After the walk visitors can reward themselves with a sweet treat at the lolly shop, ice creamery and cafe located at the trail's entrance


Back at entrance, the Curtis Falls Lolly Shop café and ice creamery offer the perfect place to reward oneself with a sweet treat. There is also a gift shop located at the entrance to the Curtis Falls trail.

3. Tamborine Skywalk

skywalk
The skywalk 40m above the ground is a thrilling experience and offers amazing eagle eye views of the rainforest canopy


Opened in 2009, The Tamborine Skywalk is one of Mount Tamborine's newest attractions, however unlike the publicly maintained trails in the national park, Tamborine Skywalk is privately owned and accessed by admission only. It's undoubtedly a thrilling (perhaps slightly daunting for those scared of heights) experience to walk above the spectacular rainforest canopy on the 300 metre steel bridge.

The Canitlever bridge juts out over the forest and pedestrians can feel the bridge swaying with the wind.


Plaques along the trails tell the story of the native flora and the rainforest's history


Along the clearly signposted sky walk and ground trail sections are many plaques pointing out the local flora, and explaining the history of the rainforest and the Mount Tamborine region.Compared to the other rainforest walks in the Tamborine National Park, the trail offers more of the same kinds of foliage and perhaps is not quite as spectacular as the Curtis Falls and Sandy Creek circuits. However for those looking for an achievable walk with mostly level trails, this is one of the easiest options. Stepping on the cantilever bridge that overhangs the rainforest 40 metres below is definitely a highlight. Feeling it move and sway in the wind is definitely not for the faint of heart.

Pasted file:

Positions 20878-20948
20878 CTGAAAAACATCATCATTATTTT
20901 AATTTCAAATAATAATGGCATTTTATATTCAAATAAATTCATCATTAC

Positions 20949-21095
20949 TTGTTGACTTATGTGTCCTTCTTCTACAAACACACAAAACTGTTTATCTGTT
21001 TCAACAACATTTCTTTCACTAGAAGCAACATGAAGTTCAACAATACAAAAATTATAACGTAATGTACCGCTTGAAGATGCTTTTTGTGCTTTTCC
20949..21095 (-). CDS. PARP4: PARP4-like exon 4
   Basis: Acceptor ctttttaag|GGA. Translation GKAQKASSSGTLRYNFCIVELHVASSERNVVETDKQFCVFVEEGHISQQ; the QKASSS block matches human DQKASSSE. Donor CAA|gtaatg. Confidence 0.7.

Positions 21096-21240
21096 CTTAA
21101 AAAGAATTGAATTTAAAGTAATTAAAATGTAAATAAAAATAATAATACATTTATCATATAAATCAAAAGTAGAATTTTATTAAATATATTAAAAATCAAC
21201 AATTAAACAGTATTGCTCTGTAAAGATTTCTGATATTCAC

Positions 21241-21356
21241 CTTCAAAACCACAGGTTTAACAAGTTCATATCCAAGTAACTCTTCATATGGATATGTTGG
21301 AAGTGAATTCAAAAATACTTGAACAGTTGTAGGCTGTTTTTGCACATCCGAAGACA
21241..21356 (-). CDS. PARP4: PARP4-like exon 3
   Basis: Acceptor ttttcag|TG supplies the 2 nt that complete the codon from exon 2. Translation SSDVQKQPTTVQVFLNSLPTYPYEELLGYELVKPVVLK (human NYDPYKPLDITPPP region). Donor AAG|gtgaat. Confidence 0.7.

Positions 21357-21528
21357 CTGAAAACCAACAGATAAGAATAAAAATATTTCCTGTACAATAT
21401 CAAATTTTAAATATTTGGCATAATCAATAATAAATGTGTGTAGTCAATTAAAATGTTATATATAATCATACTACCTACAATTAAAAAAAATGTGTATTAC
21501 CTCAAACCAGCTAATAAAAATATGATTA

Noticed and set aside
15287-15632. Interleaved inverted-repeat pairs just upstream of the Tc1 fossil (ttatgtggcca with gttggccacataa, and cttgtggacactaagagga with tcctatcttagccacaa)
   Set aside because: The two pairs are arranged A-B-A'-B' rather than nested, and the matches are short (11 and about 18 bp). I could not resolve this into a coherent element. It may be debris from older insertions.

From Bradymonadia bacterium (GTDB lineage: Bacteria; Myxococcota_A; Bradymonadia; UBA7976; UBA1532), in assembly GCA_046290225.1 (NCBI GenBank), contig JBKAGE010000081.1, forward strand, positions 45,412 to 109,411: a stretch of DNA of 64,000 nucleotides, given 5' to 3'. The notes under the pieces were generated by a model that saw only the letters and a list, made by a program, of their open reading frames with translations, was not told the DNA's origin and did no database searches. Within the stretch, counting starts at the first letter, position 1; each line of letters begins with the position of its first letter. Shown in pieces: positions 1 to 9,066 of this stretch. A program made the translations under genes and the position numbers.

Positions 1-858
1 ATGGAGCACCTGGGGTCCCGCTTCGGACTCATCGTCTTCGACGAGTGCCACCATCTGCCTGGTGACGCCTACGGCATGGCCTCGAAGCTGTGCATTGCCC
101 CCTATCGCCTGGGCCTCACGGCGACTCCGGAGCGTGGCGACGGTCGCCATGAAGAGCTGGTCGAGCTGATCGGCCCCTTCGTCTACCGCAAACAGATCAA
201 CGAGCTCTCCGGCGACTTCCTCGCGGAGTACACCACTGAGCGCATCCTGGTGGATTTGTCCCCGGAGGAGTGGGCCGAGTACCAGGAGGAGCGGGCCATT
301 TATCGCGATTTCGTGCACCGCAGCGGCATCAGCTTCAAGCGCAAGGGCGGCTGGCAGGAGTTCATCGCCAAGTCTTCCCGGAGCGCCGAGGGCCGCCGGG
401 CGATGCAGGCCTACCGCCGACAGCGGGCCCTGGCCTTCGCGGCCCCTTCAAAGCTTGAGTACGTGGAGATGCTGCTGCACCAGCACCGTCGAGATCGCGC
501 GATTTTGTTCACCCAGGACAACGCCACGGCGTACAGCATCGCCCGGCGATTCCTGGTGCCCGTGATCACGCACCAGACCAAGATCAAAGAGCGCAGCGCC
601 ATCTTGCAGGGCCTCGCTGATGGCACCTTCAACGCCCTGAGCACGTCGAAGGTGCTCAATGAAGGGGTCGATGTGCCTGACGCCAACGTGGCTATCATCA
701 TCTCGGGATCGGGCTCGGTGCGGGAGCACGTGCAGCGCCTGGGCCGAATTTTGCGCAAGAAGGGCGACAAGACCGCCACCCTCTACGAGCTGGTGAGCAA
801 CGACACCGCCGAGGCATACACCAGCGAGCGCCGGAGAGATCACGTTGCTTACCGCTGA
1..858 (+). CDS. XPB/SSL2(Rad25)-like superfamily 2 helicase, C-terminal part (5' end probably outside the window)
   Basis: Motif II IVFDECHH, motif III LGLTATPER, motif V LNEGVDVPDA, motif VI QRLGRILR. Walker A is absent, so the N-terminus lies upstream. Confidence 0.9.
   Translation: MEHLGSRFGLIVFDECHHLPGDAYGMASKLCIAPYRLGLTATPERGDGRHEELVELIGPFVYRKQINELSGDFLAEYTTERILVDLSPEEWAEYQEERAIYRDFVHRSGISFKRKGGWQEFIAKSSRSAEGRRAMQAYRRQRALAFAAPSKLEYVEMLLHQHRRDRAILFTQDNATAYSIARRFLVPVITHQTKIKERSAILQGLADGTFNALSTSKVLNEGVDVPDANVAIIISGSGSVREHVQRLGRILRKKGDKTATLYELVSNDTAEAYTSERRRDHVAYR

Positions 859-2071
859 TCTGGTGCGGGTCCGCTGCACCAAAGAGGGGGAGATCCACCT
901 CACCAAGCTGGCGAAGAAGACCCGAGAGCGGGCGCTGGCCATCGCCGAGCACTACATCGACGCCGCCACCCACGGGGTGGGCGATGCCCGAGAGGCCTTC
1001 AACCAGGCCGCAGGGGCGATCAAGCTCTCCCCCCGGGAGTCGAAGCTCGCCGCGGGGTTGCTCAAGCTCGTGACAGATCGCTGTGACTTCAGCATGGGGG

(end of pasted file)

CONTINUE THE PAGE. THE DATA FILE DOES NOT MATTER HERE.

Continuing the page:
At $19.50 for adults, the admission might be a little steep for some, despite the fact that walking across an elevated steel walkway is still a unique experience that you can't do anywhere else in Mount Tamborine. The adjoining eco gallery, giftshop and café with large deck overlooking the rainforest also contributes to making the Skywalk and eco centre a great day out for families.
The entrance of the Tamborine skywalk attraction offers a gift shop, cafe and eco gallery.


These are just three of the great walks available in the Mount Tamborine National Park, however there are several others. The tourist information centre on the left hand side of the road after you reach the town centre is a great place to get up-to-date advice and information on the many trails in this natural paradise. For those who have yet to take to the trails of Tamborine, now's the time to explore one of Queensland's best sections of unspoiled ancient rainforest – all easily achieved on a day trip from both Brisbane and the Gold Coast.
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Why? To explore one of Queensland's most pristine natural settings
When: Anytime you need to escape the city
Where: Tamborine National Park
Cost: All free except Tamborine Skywalk costing $19.50 per adult
Your Comment
I'm looking for similar walks where dogs are welcome. Could you recommend any ? Many thanks Nicole
by nicol (score: 1|11) 1309 days ago
The 'gift shop' you mention looks like Tamborine Mountain Teapots, famous as far afield as interstate for their unusual mugs, teapots, salt and pepper shakers, allsorts really!
by Jenny Rossiter (score: 3|4057) 1302 days ago
That's a great list of dog-friendly parks. It could make an article of its own.
by Jenny Rossiter (score: 3|4057) 1302 days ago
Great photo of Curtis Falls. I love Mt Tamborine and have done several walks there. I can recommend the Skywalk. It's worth the admission price.
by Jenny Rossiter (score: 3|4057) 1302 days ago
Fantastic first picture of Curtis Falls.
by Tracey Winning (score: 2|153) 839 days ago